Autumn has arrived in the northern hemisphere. That means it’s time again for Apple to release the latest version of iOS for iPhone and iPad, which they have: iOS 14. Last year’s iOS 13 was scandalously buggy on its initial release. Apple committed to changing their processes to make sure that a similarly buggy mess wouldn’t be released in the future, and that seems to have worked. As always, the smaller point releases (14.1, 14.2, etc.) will include bug fixes later on this year and the next, but this release is stable and we recommend upgrading to it now.

iOS 14 includes hundreds, if not thousands, of small but significant changes to the user interface. The result is buttons and screens that are easier to read (especially for aging eyes). Overall, it makes the iPhone or iPad feel simpler and easier to understand and use.

How do I get iOS 14?

On your iPhone or iPad, go to Settings:General:Software Update and if your iPhone qualifies, you’ll see the offer to update there. Apple says that iOS 14 can run on the iPhone 6s and later, which is the exact same compatibility as iOS 13. Updating typically takes about 15 minutes to download, and another 15 minutes to install.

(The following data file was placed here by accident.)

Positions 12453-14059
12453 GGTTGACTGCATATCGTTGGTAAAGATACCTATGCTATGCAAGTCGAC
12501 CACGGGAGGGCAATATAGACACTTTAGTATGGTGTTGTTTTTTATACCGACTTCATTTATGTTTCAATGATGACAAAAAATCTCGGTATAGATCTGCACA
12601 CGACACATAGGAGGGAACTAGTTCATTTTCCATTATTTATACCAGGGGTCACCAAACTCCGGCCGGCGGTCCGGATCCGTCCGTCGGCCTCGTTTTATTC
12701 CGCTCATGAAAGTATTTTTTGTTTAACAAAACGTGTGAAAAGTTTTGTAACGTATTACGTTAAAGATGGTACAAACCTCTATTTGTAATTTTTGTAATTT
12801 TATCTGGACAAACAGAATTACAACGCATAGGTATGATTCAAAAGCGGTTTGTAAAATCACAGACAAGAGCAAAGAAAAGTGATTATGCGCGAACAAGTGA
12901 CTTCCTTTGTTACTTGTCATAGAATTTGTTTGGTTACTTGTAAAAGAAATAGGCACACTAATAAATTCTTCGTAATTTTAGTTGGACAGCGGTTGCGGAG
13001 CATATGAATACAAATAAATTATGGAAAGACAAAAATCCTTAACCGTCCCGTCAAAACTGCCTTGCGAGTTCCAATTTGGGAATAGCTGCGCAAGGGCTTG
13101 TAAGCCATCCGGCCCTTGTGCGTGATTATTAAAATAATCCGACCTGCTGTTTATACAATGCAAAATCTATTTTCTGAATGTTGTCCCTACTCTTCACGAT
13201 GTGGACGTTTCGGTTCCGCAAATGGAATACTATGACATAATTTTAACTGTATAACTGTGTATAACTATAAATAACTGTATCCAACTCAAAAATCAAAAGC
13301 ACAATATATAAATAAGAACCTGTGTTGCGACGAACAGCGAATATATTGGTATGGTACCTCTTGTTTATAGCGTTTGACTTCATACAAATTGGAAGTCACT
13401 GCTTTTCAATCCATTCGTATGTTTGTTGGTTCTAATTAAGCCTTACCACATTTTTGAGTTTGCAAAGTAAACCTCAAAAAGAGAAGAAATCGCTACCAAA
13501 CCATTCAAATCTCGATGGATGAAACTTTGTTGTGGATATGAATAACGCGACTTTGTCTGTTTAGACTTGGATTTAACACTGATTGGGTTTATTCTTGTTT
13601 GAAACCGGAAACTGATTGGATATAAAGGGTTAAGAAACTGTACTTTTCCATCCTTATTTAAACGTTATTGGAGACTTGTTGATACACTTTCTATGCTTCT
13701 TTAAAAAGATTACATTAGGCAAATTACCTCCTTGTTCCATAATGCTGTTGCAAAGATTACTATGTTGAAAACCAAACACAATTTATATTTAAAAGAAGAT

What’s New and Noteworthy?

The number one best change with iOS 14 is that when a phone call comes in, it no longer takes over your entire screen. Instead, you get a notification-style window at the top of your phone, so that you can easily accept or dismiss the call without losing whatever you were doing before the call.

Similarly, Siri no longer takes over the entire screen when you engage with it.

Green Dot, Orange Dot

A new security feature included in iOS 14 will display an orange dot at the top of your iPhone or iPad when an app is actively using your microphone. A green dot indicates an app is using your camera. The dots also display in the control center.

Translate

A new translate app in iOS 14 is designed for conversations and works completely offline. All you have to do is tap on the microphone icon and the app will translate to your chosen language. 11 languages are currently supported.

translate

Voice Memos

With the Voice Memo app, the most exciting feature this year is the new Enhance Recording functionality. This reduces background noise and room reverberation with a single tap. Once you create a recording, you’ll see a small icon similar to the Auto adjustment feature in the Photos app. (9 to 5 Mac has an article describing this feature here.)

Exposure Notifications